With some friendly advice from the Pakistan navy-says David Coleman Headley. The LeT’s Pakistani-American mole was interrogated by four officers of the National Investigation Agency (NIA). Headley, earlier known as Daood Gilani, was then undergoing trial for a terrorist plot in Europe. He spilled the beans on the Pakistan navy’s involvement in the 26/11 attacks. In his interrogation by the NIA in Chicago in June 2010, Headley recounted how the ISI was in the loop on every movement and provided arms, ammunition and logistics for the attack. Headley recounted a meeting in Rawalpindi in March 2008 between the LeT leadership and a Pakistan navy frogman who vetted their plans.
The meeting was held in the LeT military chief Zaki-ur Rehman Lakhvi’s residence in Muzaffarabad, Pakistan Occupied Kashmir. Headley was introduced to ‘Abdur Rehman’, a clean-shaven man in his mid-30s who sported a crew cut. Headley believed Rehman to be a frogman from the Pakistan navy (the name might have been an alias because Headley was introduced to him as Abdul Qadir). Rehman had been brought in by Lakhvi to discuss the ‘transportation’ of the attackers.
The navy man brought with him several nautical charts of India’s west coast and he discussed the options of landing the LeT squad. Other LeT leaders, such as Muzammil, Sajid Mir and Abu Qahafa, were also present when the frogman discussed the plan to drop the attackers 60-70 km off the coast to avoid detection.
He asked the LeT to complete all their planning for the mission before June. This was because the sea off Mumbai became rough during monsoon. Rehman also asked the LeT to check the position of Indian warships in order to avoid an engagement at sea.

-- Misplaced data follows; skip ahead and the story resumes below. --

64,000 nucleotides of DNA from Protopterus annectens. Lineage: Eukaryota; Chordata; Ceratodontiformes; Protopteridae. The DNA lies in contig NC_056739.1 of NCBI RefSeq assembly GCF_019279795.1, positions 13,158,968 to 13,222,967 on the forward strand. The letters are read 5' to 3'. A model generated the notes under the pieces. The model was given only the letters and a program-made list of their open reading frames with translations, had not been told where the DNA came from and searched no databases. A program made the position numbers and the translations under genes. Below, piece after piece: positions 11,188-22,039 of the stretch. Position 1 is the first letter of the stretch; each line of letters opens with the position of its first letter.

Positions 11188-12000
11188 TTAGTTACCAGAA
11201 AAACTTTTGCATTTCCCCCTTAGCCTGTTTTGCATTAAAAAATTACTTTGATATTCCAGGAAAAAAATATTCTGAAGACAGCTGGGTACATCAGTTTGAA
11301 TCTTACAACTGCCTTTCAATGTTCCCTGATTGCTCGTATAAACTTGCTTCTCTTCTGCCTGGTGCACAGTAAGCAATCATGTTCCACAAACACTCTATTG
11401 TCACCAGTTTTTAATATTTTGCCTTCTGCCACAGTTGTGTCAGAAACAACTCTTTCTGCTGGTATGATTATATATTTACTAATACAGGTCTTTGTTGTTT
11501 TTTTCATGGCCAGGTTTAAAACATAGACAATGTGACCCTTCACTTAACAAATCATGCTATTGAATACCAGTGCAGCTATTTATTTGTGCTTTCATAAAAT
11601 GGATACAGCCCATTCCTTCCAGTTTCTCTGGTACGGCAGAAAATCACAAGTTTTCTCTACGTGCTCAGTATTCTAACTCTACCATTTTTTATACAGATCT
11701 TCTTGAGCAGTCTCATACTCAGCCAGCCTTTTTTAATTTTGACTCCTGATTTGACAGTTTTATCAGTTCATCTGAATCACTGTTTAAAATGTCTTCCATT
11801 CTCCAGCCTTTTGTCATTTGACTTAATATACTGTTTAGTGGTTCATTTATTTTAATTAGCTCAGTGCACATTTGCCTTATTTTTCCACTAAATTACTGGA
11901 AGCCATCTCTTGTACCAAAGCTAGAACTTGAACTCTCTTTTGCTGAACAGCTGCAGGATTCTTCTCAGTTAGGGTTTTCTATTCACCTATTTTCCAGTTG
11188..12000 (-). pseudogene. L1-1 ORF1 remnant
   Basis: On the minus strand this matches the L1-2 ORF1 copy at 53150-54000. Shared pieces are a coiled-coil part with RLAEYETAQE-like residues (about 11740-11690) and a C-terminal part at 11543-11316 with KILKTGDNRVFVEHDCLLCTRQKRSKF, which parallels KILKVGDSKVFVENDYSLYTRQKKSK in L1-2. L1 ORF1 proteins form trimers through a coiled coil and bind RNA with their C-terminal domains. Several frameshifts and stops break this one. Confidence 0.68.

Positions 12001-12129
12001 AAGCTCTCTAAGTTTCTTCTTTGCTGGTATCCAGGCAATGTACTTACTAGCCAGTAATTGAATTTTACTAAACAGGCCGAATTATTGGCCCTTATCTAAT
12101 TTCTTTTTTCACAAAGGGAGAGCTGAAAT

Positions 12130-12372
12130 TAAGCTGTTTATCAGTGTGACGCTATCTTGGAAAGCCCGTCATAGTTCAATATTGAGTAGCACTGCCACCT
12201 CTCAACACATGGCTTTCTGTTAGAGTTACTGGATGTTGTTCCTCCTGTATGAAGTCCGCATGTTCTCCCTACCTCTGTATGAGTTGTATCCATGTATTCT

The meeting was long and detailed and continued for a second day. Headley did not tell his interrogators what else was discussed in those meetings, but it could likely have been much more than just landing sites.
After that meeting, Headley never saw ‘Abdur Rehman’ again. On his return to Mumbai, Headley, who ran a travel agency in south Mumbai as a cover, got to work. In April, Headley told the NIA, he took four boat rides on hired fishing vessels, looking for likely landing spots for the LeT squad. Headley was equipped with a mobile camera phone and a GPS handset.
On his fourth boat recce, he found the ideal location to land-a small fishing jetty at Badhwar Park in Colaba. The LeT mole took the GPS coordinates of the jetty. He later flew back to Pakistan with the video footage, photographs and GPS coordinates for his LeT handlers. It enabled them to plan the attack to unfold some months later with such deadly precision. The 26/11 attacks were clearly only Phase-1. A Phase-2, comprising military-trained divers, could be still deadlier and draw the subcontinent on the brink of war. This was first published in India Today